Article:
Spells he might grant would include summoning of sea creatures or water breathing, and water control. As Lord of both the sea and horses, he is also master of all kinds of spells of travel – from phantom steeds to flight to interplanar travel.

Neptune himself is powerful, but he has whole tribes of people at his command – nereids, merfolk and tritons. Any of these could appear as protagonists, antagonists or support characters – what strange wares might a merman merchant carry?

For a city that might be blessed by Neptune, check out The Floating City jigsaw piece.

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M is for Morrigan – Mythic Mondays

Morrigan alights upon the dying Cuchulain Photo by Kman999 - Kman999 on Flickr, CC BY 3.0

Morrigan alights upon the dying Cuchulain
Photo by Kman999 – Kman999 on Flickr, CC BY 3.0

We’re back with the Celts, who love their goddesses in threes. There are three goddesses of Ireland – Eriu, Banba and Fotla. Three goddesses of fertility – Brigid, Boann, and Etain. And three battle goddesses. Morrigan is sometimes one of these, and sometimes the sum of all three. Her sisters are Badb and Macha.

Modern witches tend to clump all these goddesses into a single triumvirate – the Maiden, the Mother, and the Crone. Not all sets of three neatly fit, but there are enough similarities for wiccans to represent the primal forces in this simpler fashion. In this way, they seek to conflate goddess-aspects from many pantheons, to better understand them.

Morrigan is the Crone aspect, signifying mortality and Fate. She is also, in her favorite form of the raven, the chooser of the slain of the Celtic battlefield, combining the roles of both the Norns and Valkyries

Most of the Celtic priesthood – the dru-vids, the Oaken-wise – would worship whichever deity suited their needs, or the needs of their king-host. Dedicated priests were rare, and the Celts saw their gods as merely a more advanced race than humans. Druids were responsible for communicating with the people of Annwn, the Celtic Underworld and Fairyland – not only gods, but any soul which had passed on, and not returned to a new life. Morrigan was appealed to for luck in battle, and in her role as psychopomp, to appeal to souls resident in Annwn

Story of the God

When Maeve stole the cattle of Ulster, all the men but Cuchullin were struck by a weakness. Cuchullin was only immune because he was only half a son of Ulster – half of his heritage was divine, being a son of Lugh.

So Cuchullin stood at the ford where the great river runs which borders Ulster, to fight against the champions of Maeve in single combat.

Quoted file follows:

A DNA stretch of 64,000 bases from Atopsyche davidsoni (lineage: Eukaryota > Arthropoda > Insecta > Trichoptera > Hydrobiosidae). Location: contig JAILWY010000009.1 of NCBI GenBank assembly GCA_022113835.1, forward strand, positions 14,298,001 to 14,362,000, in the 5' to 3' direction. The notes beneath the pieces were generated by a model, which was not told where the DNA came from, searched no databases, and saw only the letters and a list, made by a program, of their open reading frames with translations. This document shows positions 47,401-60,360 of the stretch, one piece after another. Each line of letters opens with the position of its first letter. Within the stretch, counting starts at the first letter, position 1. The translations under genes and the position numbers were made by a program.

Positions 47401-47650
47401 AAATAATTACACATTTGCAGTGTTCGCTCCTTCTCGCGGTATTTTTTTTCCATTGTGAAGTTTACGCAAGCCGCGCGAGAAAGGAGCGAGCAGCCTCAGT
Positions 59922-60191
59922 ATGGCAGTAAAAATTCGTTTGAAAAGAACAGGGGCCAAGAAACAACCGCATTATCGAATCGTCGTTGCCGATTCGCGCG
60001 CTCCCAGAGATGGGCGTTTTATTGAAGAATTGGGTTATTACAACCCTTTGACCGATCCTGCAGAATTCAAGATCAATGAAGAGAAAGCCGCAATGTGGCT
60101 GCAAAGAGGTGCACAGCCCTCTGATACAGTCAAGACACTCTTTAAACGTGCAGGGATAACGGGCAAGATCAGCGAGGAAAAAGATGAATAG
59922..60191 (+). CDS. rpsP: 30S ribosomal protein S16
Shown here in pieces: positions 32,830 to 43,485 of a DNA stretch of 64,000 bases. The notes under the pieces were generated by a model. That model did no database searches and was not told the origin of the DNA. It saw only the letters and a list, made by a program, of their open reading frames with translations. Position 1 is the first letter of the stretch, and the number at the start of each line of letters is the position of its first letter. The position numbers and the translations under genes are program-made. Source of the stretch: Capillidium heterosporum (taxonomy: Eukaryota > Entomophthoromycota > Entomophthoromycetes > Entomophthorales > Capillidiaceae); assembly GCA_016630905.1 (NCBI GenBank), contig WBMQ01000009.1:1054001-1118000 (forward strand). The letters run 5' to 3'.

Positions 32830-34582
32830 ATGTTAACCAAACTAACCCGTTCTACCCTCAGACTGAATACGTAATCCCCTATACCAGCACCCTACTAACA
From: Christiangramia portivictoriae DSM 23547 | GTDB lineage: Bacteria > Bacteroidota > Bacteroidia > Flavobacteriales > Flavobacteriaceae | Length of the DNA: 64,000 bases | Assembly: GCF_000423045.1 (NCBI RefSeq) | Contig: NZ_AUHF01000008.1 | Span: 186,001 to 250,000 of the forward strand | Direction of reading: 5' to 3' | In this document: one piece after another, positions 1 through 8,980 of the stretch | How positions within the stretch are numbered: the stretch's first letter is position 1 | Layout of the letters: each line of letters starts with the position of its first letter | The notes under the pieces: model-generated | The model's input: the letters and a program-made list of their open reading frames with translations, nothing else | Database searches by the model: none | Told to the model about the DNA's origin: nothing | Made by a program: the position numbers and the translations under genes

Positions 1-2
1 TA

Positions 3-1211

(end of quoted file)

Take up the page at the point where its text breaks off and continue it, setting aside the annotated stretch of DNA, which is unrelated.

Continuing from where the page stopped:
The Morrigan in the guise of a beautiful blond girl, came to offer him her love, and her aid in the battle. But Cuchullin rejected her.

So she went away and changed into the form of an eel. At the height of the fight. she tripped him, and he wounded her, but he won despite that.

So, Morrigan came again in her guise as a wily red headed girl and offered him magical aid in the battle, and her loving embrace. But Cuchullin rejected her.

So she went away and came back in the form of a wolf. At the height of the fight. she scared cattle over him, and he wounded her, but he won despite that.

For the third night, Morrigan came in the guise of a dark haired beauty, offering strength for the coming battle, and loving rest in her arms. And again Cuchullin rejected her.

So she went away and came back in the form of a red heifer. At the height of the fight. she led a stampede of cattle over him, and he wounded her, but he won despite that.

So, after the battle Morrigan appeared in the form of an old woman bearing the three wounds he had given her, and leading a cow. So Cuchullin knew that what faced him was one of the Tuatha de Danann. She offered Cuchullin a draught of milk, and he blessed her for it. His blessing healed her wounds, and in return she had nothing but the prophecy of his death.

“Had I known you, I might not have rejected you”

“You would have, for it is in your nature to be stubborn. And it is in this that your death lies, for in rejecting help, you rejected that which might have saved your life”

And so it came that a mighty army came, and one man could not stand against it. Whilst the Ulstermen recovered in time to save their country, it was not soon enough to save Cuchullin

In Your Games and Stories

As the weaver of Fate, Morrigan might give clerical spells of divination, and inspire works of craft – great swords, mighty shields, or tools to aid in foretelling the future. All the Celtic deities have a connection with song, so her followers would number bards as well as druids and clerics. Whilst her battle-aspect would imply her to be a favorite of fighters, few wished to incur her notice, preferring Ogma, Lugh or even Brigid